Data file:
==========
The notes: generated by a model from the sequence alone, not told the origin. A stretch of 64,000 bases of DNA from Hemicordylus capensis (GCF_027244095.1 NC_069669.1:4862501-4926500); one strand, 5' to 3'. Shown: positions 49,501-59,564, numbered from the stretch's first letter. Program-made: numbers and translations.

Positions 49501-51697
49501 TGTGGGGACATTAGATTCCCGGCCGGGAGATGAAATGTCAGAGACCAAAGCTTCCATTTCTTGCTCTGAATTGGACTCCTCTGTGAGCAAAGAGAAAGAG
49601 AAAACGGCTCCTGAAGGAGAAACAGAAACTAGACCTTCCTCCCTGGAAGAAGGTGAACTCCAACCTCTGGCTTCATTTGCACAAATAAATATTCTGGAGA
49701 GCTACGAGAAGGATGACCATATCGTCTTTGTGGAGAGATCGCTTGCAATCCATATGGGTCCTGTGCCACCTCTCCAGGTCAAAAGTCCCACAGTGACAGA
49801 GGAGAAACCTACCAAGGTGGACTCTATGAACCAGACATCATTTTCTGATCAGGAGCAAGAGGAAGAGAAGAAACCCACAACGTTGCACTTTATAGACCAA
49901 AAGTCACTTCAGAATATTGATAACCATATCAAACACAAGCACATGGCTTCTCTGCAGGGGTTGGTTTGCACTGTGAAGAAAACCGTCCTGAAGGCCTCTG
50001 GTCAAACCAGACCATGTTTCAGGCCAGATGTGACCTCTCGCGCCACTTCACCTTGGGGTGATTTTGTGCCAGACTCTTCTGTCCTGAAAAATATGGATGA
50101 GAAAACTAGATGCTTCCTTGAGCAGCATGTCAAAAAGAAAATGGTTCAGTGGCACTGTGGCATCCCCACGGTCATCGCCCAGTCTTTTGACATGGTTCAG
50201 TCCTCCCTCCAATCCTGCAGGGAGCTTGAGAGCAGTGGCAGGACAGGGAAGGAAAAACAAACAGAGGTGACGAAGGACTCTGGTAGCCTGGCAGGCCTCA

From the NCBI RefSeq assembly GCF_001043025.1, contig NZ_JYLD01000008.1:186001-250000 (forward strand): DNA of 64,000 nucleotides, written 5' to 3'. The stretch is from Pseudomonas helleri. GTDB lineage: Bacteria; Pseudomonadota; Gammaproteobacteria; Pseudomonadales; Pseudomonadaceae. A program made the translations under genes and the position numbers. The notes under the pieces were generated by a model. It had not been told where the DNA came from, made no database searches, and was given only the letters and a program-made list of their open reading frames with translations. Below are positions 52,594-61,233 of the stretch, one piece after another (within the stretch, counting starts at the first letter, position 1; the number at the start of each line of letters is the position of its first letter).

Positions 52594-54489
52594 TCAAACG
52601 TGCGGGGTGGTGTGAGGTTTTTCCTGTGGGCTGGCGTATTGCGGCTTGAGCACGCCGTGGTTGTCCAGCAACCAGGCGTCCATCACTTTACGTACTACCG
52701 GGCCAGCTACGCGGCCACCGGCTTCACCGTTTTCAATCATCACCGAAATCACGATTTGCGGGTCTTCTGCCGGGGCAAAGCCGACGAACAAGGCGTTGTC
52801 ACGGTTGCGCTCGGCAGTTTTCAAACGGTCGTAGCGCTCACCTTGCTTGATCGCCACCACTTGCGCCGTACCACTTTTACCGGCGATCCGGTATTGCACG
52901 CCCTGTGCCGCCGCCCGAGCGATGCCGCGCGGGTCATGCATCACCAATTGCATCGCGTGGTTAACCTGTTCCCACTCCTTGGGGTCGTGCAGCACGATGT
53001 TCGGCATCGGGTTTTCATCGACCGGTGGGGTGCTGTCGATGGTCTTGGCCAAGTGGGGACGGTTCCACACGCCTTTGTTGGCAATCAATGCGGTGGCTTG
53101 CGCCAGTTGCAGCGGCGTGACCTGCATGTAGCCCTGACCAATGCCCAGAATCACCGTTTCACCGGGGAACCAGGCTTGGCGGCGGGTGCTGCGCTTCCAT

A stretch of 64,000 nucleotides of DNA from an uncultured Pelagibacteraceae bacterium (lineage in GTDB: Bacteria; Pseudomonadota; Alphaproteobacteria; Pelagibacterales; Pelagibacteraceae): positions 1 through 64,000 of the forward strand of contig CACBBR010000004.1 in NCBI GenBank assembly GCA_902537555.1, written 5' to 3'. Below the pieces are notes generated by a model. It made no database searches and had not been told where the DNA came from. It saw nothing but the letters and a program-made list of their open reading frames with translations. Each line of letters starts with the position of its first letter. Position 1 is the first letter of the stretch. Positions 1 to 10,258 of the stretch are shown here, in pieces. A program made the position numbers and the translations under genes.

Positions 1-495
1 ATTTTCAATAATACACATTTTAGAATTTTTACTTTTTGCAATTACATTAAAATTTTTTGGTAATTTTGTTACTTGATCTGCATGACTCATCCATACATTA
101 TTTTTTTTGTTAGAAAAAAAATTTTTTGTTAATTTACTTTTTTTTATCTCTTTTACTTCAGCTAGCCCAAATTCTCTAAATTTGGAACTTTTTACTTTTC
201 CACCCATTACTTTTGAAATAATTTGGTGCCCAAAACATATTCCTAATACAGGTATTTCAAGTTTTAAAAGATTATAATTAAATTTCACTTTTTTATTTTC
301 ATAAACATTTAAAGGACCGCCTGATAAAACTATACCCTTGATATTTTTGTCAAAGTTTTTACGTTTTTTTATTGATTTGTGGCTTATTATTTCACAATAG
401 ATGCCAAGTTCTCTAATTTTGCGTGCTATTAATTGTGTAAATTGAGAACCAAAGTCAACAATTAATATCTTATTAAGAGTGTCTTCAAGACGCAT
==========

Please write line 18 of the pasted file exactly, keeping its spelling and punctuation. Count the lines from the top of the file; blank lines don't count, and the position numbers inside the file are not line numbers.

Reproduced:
53001 TCGGCATCGGGTTTTCATCGACCGGTGGGGTGCTGTCGATGGTCTTGGCCAAGTGGGGACGGTTCCACACGCCTTTGTTGGCAATCAATGCGGTGGCTTG